A nut is threaded to the shaft with the nut having an outwardly extending flange which fits within the grooves and a nut faces in contact with the axially facing surface of the disk assembly. Accordingly, the nut reacting either against the lip or the shoulder may apply force to the disk assembly in either axial direction with respect to the shaft. The nut has a square head which will directly fit within a conventional torquing tool. The conventional torquing tool may not only direclty engage this square head but the extensions on the tool engage the arms located on the shoulder so that the nut may be torqued and untorqued using the conventional tool without auxiliary equipment.
A tubular locking sleeve has a square flange portion with fits within the groove. This flange locks the sleeve from rotation and the sleeve is deformable into slots within the nut, thereby operating to lock the nut as desired.
FIG. 1 shows the power wrench with the prior art adapters;
FIG. 2 is a sectional side elevation of a turbine disk assembly and locking nut; and
FIG. 3 is an exploded perspective of the locking and removal apparatus.
A conventional power amplifying torque wrench 10 is shown in FIG. 1 with a square adapter bar 12. This bar includes socket 14 with engages the nut to be removed and the bar fits within a torquing socket located within the power wrench. An adapter plate 16 is attached to the work piece and includes two reaction holes 18 which engage to one-half inch reaction pins of the torque wrench.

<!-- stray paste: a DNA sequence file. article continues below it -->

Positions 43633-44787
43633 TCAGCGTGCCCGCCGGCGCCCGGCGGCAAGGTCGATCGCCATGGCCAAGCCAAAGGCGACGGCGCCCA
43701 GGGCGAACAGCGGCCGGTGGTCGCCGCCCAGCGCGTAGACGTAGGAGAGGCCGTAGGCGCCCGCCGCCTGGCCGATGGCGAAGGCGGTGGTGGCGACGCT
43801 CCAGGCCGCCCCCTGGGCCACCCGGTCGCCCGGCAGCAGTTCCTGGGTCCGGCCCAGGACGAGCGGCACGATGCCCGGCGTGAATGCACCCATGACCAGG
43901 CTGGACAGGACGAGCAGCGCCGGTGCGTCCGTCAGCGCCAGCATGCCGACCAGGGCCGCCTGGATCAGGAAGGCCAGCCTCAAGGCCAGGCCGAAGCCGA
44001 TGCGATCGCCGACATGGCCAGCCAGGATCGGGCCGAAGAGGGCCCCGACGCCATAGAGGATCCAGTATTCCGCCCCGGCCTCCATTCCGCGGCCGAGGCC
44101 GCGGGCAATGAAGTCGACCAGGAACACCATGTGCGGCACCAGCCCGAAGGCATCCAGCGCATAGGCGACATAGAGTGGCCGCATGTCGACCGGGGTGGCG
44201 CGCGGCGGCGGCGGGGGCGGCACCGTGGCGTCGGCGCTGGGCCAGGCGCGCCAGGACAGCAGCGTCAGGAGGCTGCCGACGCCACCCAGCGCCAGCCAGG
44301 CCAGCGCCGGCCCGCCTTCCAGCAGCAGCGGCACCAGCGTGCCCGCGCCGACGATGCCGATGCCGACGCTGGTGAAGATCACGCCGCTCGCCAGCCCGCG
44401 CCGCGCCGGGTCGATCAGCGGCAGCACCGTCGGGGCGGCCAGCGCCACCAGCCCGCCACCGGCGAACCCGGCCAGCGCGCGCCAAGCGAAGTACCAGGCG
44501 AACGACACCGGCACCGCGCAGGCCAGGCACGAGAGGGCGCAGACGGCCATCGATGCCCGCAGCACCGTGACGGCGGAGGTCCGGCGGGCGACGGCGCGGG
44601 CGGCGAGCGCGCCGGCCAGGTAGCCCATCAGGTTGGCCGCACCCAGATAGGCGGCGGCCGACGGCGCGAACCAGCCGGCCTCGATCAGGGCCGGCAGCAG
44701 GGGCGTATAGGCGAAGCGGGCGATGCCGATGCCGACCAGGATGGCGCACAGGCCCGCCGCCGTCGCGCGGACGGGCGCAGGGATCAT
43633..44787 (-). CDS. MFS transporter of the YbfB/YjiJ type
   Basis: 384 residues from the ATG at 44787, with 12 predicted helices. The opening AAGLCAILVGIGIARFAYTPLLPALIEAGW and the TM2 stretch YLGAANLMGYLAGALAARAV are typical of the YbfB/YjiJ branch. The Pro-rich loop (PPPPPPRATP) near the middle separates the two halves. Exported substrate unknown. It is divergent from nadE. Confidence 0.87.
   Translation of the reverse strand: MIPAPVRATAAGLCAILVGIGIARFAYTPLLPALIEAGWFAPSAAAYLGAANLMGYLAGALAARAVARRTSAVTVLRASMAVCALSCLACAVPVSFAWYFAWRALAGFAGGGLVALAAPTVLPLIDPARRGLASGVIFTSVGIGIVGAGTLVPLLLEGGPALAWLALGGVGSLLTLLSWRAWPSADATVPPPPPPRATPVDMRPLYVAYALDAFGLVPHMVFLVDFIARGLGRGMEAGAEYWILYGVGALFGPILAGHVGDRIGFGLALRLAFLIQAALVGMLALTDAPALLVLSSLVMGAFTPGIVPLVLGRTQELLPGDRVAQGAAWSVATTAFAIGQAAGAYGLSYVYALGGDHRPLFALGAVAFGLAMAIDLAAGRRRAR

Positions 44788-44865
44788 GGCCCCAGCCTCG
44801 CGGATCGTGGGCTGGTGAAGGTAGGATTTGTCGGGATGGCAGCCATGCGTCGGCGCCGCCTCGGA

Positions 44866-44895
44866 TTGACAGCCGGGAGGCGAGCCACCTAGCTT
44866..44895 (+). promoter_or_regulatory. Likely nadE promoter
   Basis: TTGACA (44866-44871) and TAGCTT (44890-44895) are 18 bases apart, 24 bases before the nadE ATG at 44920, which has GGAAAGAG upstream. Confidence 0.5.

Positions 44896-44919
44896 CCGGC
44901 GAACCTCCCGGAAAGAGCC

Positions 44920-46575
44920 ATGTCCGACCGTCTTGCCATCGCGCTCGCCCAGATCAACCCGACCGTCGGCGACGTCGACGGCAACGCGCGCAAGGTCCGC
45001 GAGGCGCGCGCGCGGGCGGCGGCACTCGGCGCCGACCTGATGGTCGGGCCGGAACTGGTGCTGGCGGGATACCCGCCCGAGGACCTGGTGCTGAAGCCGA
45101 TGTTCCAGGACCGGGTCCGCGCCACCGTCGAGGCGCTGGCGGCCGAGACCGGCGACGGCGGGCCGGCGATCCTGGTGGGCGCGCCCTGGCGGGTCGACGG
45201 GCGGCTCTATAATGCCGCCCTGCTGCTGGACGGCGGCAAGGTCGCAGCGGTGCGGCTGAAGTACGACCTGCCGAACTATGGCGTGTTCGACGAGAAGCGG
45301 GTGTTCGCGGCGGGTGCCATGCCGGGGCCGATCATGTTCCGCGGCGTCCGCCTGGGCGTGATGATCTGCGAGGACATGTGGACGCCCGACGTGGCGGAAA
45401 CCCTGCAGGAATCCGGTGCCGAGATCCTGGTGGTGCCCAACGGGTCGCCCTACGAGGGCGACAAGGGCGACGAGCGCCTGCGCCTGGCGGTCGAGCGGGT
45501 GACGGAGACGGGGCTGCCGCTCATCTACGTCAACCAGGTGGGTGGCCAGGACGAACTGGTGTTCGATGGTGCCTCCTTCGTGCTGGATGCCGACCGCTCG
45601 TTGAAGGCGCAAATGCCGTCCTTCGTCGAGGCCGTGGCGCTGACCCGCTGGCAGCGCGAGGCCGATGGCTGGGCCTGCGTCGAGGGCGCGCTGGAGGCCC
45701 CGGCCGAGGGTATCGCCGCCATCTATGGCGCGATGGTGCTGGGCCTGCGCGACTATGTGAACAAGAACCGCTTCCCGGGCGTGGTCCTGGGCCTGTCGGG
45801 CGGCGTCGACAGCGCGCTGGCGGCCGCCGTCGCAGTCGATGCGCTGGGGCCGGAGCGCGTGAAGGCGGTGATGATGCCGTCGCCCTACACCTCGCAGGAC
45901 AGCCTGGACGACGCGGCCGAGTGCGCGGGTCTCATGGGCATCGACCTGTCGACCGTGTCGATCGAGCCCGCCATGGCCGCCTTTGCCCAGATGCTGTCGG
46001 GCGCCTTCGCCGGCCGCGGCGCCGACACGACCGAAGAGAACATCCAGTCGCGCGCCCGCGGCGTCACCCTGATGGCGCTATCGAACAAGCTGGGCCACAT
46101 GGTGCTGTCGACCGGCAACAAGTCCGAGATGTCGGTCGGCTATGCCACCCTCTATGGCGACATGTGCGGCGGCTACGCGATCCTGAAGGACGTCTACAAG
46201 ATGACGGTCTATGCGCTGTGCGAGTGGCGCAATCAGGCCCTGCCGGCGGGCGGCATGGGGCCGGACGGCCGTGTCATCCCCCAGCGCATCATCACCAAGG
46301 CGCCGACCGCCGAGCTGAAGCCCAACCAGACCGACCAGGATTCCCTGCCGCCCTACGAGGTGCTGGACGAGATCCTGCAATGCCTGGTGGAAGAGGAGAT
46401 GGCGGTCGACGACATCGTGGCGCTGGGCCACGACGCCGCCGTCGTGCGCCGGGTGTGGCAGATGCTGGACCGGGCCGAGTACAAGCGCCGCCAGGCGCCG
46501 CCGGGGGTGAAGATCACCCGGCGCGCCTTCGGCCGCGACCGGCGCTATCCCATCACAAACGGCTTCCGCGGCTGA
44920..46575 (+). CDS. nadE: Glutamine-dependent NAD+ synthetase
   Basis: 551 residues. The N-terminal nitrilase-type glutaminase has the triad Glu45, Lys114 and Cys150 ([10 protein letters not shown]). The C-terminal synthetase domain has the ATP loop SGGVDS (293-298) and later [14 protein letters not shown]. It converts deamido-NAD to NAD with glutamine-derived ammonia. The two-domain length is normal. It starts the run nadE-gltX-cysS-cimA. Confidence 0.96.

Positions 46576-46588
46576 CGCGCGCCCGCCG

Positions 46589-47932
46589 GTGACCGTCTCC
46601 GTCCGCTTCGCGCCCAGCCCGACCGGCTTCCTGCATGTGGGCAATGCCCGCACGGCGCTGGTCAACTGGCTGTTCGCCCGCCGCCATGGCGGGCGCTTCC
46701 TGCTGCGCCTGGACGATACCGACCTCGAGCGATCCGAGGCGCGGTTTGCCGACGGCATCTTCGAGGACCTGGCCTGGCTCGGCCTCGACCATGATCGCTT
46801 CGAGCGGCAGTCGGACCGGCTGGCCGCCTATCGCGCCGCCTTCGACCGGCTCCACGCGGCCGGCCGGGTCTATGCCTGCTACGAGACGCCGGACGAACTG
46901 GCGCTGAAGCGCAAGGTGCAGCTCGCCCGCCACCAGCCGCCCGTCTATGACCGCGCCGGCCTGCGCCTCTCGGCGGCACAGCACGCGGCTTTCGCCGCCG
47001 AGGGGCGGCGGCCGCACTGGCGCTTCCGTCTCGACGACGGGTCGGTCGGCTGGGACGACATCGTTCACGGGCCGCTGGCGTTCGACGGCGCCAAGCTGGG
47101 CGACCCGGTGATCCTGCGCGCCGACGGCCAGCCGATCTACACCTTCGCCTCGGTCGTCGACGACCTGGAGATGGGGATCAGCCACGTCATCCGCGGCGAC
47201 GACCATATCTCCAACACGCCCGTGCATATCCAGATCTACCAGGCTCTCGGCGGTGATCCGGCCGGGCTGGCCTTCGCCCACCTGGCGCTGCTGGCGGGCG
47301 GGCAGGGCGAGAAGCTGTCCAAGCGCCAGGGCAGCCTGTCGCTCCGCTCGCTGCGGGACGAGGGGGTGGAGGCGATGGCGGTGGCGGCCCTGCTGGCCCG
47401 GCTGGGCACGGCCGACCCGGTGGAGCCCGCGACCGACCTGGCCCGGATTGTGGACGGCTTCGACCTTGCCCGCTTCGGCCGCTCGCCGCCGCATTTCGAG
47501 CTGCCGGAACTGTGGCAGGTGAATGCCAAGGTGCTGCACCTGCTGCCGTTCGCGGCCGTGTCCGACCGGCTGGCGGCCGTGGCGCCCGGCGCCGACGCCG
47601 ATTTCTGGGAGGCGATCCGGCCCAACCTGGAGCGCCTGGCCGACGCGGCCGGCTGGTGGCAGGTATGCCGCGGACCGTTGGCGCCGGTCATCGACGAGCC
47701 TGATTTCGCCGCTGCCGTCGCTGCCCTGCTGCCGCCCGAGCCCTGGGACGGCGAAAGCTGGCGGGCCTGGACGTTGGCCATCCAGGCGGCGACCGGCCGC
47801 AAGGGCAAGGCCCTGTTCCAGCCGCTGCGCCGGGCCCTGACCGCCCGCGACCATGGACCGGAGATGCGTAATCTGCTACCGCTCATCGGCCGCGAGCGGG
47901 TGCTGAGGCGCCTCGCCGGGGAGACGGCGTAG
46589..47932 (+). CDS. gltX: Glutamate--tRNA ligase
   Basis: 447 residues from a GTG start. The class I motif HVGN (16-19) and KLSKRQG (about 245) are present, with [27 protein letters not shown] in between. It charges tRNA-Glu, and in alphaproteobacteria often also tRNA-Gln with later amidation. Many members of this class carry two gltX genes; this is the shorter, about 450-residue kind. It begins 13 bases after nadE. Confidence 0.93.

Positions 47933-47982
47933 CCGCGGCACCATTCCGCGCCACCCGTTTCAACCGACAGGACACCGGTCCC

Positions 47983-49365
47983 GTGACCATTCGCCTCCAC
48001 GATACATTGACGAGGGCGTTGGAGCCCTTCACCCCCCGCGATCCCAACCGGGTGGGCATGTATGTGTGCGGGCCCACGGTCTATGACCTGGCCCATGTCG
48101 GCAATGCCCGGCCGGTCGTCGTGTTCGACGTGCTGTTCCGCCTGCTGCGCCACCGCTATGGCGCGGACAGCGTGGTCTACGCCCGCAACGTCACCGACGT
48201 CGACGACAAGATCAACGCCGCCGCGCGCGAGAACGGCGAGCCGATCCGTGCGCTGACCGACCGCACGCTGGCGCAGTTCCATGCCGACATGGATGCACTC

Referring to FIG. 2, a turbine disk assembly 20 has splines 22 and an interference fit location 24 which provides for a tight fit to shaft 26. An extension 28 of the disk has an annular shoulder 30 including an axially extending face 32.
Also located on the shoulder are two opposed radially extending arms 34 and two opposed inwardly extending lips 36 which form a groove 38 between the lip 36 and the face 32. A nut 40 is secured to threads 42 of the shaft. The nut has an outwardly extending flange 44 fitting within the groove 38. A nut face 46 is in contact with the axially facing surface 32 of the turbine disk assembly. It can be seen that rotation of the nut may react against the turbine disk assembly to tighten the apparatus and may operate against lip 36 to remove the apparatus.
The nut has a square head 48 which will fit directly into the torquing tool. The pins of the torquing tool react against arms 34 thereby permitting both installation and removal of the disk assembly without special tools.
A locking sleeve 50 has a tubular portion 52 and a radially extending square flange 54. The inside edges of groove 38 are straight with the flange 54 of the locking sleeve fitting within these grooves. The locking sleeve thereby is precluded from rotating. A plurality of axially extending locking slots 56 are located on the nut in a position adjacent to the locking sleeve. The locking sleeve is deformed into these slots thereby providing means for locking the nut from rotation during turbine operation.